It seemed to her an age before she saw David Gleason plod into the Rideing house, and presently he and Sarah, not Thomas, emerge. “Where in the world is Thomas?” she thought. “What good can a woman do?” She was glad to see Gleason returning with Sarah. She thought she would not be afraid of Gleason if Sarah were with him, and nobody knew what was in the pantry.
Jane met them at the door. Suddenly her rheumatism seemed better; she moved quite easily.
Sarah Rideing looked at her half alarmed, half indignant. “What is the matter, Jane White?” said she.
“There's something in the house,” replied Jane in an awful voice, and the other woman turned pale.
“What do you mean?”
“There's something in the house. It came last night and made up the fire, and got breakfast, and got the water, and brought roast meat, and bread, and it came again to-night, and I came down and I locked it into the pantry.”
“Did you see it?” asked Sarah, quivering. She grasped Jane's arm hard.
The two old enemies fairly clung together, drawn by mutual terror.
But David Gleason went close to the pantry door.
“It wasn't a woman, I know that,” gasped Jane.
“Who's in there?” cried David Gleason.
There was no reply.
“It told me once it was a well wisher,” said Jane, and Sarah Rideing trembled like a leaf. The reply struck her much as it had done Jane. Well wishers abroad in the deadly cold of a winter morning might well arouse terror.
“Oh, dear! Oh, dear! I wish Thomas was here,” cried Sarah. “I couldn't find him nowheres. I don't know but something has got him. Oh, dear!”
“Who's in there?” demanded David Gleason. He had a firm voice for such a small, slight man.
“He ain't any more half-witted than I be,” thought Sarah Rideing.
Then the voice replied again, but with a trifle more emphasis, “A well wisher.” Both women started.
“It's Thomas,” cried Sarah Rideing. Then she flew to the pantry door and unbolted it. “Thomas Rideing, what be you doin' here?” she demanded. “Be you gone crazy?”
Thomas Rideing, emerging from the cold, blue depths of the frozen pantry, looked at once shamefaced and self-assertive. “You needn't say a word, Sarah,” said he. “I saw her having such hard work to get out to the well yesterday mornin', and I knew she'd got the rheumatism, and when the storm begun, and I thought of her all alone over here, I couldn't stan' it, an',” he went on, his voice gathering firmness in spite of an agitation which made him tremble from head to foot, “I — I know it was all a lie you and mother told about her not bein' a good housekeeper. There it was neat as wax here, and she laid up with rheumatism, too, and as for her temper, anybody that can get around at all with the rheumatism, and not say anything to be sorry for, hasn't got much temper, and — I wouldn't have minded one mite if she had.”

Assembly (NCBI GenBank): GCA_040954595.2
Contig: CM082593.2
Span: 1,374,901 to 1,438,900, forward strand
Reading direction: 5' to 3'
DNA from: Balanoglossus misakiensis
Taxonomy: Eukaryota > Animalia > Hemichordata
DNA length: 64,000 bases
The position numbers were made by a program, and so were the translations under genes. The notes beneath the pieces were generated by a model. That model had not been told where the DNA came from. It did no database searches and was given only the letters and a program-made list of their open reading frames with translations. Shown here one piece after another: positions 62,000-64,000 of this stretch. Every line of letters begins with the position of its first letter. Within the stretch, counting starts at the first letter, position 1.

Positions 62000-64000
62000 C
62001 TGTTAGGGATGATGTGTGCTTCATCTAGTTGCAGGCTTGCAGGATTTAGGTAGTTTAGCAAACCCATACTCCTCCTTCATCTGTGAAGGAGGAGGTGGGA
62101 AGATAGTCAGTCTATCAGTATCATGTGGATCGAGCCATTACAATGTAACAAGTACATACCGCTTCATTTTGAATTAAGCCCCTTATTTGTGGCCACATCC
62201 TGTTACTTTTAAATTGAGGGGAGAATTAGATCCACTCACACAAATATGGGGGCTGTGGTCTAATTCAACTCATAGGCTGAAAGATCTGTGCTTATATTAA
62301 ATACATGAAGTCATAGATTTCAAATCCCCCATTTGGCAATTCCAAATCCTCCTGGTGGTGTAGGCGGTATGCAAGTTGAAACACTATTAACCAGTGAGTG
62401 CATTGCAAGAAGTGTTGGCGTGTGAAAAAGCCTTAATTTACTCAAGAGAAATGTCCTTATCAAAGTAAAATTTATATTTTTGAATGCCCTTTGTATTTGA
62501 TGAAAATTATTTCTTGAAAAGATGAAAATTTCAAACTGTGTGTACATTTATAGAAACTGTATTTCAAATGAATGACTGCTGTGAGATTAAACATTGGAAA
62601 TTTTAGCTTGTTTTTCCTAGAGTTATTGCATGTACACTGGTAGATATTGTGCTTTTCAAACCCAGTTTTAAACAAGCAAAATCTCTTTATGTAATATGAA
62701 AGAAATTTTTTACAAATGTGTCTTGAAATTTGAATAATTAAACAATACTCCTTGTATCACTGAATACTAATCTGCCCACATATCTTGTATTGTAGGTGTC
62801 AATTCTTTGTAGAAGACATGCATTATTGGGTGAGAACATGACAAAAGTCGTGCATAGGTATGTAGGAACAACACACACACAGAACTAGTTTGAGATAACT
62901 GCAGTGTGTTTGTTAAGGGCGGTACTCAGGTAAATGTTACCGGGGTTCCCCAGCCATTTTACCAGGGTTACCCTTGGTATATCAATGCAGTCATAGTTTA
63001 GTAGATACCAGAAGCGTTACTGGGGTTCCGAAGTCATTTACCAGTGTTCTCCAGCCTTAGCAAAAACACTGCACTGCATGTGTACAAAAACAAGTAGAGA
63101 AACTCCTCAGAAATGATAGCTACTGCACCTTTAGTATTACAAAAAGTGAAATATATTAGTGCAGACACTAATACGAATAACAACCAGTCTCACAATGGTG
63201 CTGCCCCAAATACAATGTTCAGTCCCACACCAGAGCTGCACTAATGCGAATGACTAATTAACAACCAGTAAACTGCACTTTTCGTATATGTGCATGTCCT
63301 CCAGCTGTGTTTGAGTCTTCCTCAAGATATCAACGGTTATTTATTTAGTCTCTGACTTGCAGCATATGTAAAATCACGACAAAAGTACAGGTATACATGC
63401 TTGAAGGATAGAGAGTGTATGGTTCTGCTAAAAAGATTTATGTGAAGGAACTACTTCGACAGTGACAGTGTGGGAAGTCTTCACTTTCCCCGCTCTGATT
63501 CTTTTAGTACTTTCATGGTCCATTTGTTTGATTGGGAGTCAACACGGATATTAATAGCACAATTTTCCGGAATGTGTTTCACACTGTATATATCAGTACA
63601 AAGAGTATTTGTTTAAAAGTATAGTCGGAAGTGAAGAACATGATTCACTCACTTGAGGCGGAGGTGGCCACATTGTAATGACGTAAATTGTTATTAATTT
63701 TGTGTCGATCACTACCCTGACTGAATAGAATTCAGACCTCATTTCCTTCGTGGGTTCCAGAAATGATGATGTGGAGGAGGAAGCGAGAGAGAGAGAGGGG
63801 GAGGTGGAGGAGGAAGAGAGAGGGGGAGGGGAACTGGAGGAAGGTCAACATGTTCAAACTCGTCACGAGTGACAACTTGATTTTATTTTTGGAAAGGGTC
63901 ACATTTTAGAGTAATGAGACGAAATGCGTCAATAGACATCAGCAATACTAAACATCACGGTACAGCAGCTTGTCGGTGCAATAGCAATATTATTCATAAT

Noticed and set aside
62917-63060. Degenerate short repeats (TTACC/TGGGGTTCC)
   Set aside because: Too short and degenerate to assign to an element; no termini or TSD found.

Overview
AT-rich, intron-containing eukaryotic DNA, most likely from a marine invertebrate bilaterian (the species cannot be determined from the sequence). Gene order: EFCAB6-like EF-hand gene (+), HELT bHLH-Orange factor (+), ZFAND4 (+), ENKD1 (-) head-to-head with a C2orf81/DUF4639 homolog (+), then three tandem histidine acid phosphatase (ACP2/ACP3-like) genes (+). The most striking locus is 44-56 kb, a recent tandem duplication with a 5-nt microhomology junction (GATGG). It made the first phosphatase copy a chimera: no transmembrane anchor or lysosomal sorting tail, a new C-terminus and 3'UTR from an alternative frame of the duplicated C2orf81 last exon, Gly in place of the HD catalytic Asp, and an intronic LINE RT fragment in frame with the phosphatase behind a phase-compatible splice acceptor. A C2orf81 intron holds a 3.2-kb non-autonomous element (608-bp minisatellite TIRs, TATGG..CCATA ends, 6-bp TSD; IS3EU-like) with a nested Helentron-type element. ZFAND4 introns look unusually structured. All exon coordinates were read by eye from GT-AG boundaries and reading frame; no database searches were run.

“I should think you'd gone crazy,” said Sarah scornfully, and yet her voice softened.
Thomas looked pitifully at Jane. “It don't seem as if I could stan' havin' you live here alone any longer,” he said brokenly, as if his unhappiness over her loneliness were the only thing to be considered. It was the refinement of masculine selfishness, but Jane liked it.
“I didn't know you thought so much of me, Thomas,” said she; then her face flamed.
“Well, I haven't got anything to say; you must suit yourself,” Sarah said, still in that softened voice; then she and Gleason went out.
Thomas Rideing approached Jane, and put his arm around her. “Ain't you been afraid here all alone?” said he.
“Yes, I have; but I didn't suppose you cared.”
“I did,” said he. “There's no use in rakin' up bygones, but I know I've treated you mean.”
“Yes, you have,” admitted Jane impartially, but her eyes upon his face were tender.
“It wasn't so much because I was afraid you were a bad housekeeper, and bad-tempered, I didn't believe it; and I wouldn't have minded if you had been, but I backed out because mother and Sarah felt so. I guess mother will feel different now, but I can't help it if she don't. As for Sarah, I can't help it either. You ain't goin' to be left alone here any longer. How's your rheumatism, Jane?”
“I guess it's better; I haven't thought of it,” replied Jane.
Then the outer door opened suddenly, and Sarah Rideing looked in. David Gleason's face showed over her shoulder. “Wish you a merry Christmas!” said Sarah. Her thin, pretty face was quite transformed by a sudden triumph of the best within her. The man behind her beamed with friendliness toward these people who were nothing to him.
It was suddenly borne in upon the consciousness of Jane White that love and kindness were not such strangers upon the earth as she had thought.